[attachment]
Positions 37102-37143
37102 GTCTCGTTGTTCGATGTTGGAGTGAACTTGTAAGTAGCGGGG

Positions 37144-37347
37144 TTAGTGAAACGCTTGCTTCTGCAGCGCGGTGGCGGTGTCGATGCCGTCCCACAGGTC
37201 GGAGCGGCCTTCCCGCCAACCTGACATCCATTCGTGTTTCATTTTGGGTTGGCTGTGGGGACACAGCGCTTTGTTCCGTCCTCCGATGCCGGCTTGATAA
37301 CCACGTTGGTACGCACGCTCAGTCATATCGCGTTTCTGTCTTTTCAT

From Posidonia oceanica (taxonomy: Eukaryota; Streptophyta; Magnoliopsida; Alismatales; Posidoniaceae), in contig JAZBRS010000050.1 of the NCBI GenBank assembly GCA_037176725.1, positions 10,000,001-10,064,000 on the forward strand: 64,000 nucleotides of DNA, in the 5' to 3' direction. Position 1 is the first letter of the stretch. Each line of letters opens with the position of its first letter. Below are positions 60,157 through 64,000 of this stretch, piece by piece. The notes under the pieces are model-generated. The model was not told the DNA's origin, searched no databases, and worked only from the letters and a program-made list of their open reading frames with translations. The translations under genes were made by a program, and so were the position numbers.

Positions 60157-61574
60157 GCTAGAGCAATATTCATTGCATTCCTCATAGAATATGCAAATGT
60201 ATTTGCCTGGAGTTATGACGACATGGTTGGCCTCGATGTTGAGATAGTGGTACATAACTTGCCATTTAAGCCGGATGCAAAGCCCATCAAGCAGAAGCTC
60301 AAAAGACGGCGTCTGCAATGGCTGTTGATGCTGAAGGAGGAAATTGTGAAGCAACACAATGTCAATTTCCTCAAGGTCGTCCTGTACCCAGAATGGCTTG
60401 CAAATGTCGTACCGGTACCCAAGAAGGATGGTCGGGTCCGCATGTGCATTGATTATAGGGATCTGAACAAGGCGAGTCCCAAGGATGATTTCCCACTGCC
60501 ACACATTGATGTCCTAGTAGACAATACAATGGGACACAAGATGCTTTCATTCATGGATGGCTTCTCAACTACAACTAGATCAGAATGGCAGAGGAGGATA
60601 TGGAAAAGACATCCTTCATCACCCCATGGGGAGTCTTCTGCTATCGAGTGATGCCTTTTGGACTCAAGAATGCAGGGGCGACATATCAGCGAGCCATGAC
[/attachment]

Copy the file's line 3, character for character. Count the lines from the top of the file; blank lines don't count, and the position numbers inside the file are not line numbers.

Positions 37144-37347